The word “gospel” means “good news.” Mystery, of course, means something that’s hidden…until it’s revealed. The good news of Jesus Christ – that He would forgive our sins and take us to heaven when we die – was hidden in the Old Testament. By that I mean that it was all described, but not in a way that anyone could figure it out. It was God’s riddle. Only when Jesus was raised from the dead did He begin to unveil what had been hidden for so long (the Old Testament scriptures had been variously written from 400 to 1,500 years before He was born).
A good riddle consists of a set of clues that seem to contradict, and, for that reason, seem to defy solution. Yet, once the answer is revealed, everyone says, “Of course! That’s the only possible answer!” Such was the case with the mystery of the gospel of Messiah (the Hebrew word for the Greek word “Christ”). The Old Testament had hundreds of clues, some pointing this way, some pointing that. There were many conflicting interpretations. However, once Jesus was raised from the dead, and then ascended into heaven, puzzle pieces started falling into place. People reading the prophecies had wondered how a suffering Messiah could be reconciled with a glorious Messiah. The answer was now clear: the suffering would occur on earth, the glorification would occur in heaven. Similarly, people had wondered if there would ever be a resurrection of the dead, and, if so, how would it work when, for example, a widower remarried (with which wife would he be in the resurrection?). The answer to this part of the riddle was that resurrection wasn’t going to be back to earth, but rather all the way to heaven. In heaven, we’ll be like angels living eternally. Therefore, marriage is unnecessary and there is therefore no male-female distinction.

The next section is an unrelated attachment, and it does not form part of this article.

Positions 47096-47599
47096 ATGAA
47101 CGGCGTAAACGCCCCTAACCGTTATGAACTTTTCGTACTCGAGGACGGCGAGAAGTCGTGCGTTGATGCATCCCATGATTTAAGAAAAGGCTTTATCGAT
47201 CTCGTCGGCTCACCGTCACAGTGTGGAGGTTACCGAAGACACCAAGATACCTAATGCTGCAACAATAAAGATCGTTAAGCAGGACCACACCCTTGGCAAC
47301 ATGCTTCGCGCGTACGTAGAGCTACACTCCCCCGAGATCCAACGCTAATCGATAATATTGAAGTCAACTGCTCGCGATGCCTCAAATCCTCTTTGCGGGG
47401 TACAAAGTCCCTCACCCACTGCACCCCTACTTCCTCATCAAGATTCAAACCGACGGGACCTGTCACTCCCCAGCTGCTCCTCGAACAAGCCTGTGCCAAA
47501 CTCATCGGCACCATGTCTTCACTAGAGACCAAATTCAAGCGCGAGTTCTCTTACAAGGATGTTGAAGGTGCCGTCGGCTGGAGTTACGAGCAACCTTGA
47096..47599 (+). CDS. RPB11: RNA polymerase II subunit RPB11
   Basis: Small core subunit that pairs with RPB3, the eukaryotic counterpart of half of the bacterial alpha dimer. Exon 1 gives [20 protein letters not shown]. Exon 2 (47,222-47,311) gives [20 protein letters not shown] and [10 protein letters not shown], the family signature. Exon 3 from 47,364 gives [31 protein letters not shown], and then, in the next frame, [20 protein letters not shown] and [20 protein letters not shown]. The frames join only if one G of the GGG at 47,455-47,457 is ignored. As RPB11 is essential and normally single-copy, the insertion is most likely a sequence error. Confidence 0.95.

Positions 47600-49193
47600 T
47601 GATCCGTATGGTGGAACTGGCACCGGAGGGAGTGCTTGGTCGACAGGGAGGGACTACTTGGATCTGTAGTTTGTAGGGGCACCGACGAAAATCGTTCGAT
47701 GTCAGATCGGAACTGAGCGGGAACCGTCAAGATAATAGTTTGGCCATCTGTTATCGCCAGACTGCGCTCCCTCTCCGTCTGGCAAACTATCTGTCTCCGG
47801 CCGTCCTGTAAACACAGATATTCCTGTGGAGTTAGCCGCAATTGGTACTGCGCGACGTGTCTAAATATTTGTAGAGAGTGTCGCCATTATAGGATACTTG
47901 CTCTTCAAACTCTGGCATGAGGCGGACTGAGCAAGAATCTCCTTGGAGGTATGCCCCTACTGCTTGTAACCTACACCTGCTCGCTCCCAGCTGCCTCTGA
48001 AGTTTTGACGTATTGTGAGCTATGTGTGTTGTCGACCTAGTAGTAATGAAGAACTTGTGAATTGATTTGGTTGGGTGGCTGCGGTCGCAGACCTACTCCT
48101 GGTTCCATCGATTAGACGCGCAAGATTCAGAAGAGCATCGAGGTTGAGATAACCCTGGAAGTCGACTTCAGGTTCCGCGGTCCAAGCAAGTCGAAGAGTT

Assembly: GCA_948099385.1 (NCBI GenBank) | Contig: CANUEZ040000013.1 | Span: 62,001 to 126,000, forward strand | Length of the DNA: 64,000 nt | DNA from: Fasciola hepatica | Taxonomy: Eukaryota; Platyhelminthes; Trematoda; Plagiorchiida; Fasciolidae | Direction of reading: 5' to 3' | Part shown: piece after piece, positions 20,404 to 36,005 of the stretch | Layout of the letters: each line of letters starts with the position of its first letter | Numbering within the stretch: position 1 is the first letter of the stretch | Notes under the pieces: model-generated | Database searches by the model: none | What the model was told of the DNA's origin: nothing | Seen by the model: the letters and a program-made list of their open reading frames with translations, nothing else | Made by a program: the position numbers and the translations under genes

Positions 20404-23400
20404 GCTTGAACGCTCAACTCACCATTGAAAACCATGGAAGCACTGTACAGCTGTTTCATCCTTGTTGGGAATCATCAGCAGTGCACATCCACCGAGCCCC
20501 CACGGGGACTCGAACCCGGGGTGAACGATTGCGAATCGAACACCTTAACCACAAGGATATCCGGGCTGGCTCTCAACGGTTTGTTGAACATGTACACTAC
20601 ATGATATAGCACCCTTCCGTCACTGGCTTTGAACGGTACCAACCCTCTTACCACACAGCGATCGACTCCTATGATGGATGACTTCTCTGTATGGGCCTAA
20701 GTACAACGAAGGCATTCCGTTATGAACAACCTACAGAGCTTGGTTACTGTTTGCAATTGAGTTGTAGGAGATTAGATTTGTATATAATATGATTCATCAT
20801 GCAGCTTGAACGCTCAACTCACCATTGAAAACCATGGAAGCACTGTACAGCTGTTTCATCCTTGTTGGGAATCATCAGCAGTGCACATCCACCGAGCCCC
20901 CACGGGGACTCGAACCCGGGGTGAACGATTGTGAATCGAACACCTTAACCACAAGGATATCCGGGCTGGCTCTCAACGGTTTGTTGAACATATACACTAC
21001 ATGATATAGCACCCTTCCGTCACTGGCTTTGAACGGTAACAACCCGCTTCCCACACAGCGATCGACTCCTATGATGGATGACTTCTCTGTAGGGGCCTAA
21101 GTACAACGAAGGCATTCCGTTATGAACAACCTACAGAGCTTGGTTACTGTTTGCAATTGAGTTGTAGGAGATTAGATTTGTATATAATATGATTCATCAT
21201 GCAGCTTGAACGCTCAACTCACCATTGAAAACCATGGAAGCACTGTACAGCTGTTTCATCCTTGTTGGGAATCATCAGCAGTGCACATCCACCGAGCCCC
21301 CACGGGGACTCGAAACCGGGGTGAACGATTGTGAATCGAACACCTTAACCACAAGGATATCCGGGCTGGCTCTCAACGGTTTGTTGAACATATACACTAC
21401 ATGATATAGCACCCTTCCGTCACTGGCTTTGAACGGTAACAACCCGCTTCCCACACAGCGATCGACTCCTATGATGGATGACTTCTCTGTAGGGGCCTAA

One of the big remaining aspects of the puzzle was still present as the New Testament was being written: how would Messiah’s power and authority be reconciled with God’s. There was God’s Son, the Messiah – and then there was God Himself. How would their respective roles be sorted out when the kingdom came, and what would Jesus’ Second Coming be like? The answer came in just the way that answers to riddles come: in stunning awareness. In this case, the resolution was that Messiah…was…God. That is, Jesus had been God in heaven before He became Jesus on earth. After His ascension, and in the Second Coming, He became again God in heaven. His Second Coming was not in the flesh, but rather in the spirit. The whole process was invisible to physical eyes, but understood by those who believed the prophecies of the Old and New Testaments.
The mystery of the gospel was all for our good. It is now our privilege to share its glory with each other, praising God for His unsearchable wisdom and vastness of power. That He would redeem us sinners through a resurrection that would bring us to be with Him in heaven is more staggeringly wonderful than anything we could have imagined or had the nerve to request from Him!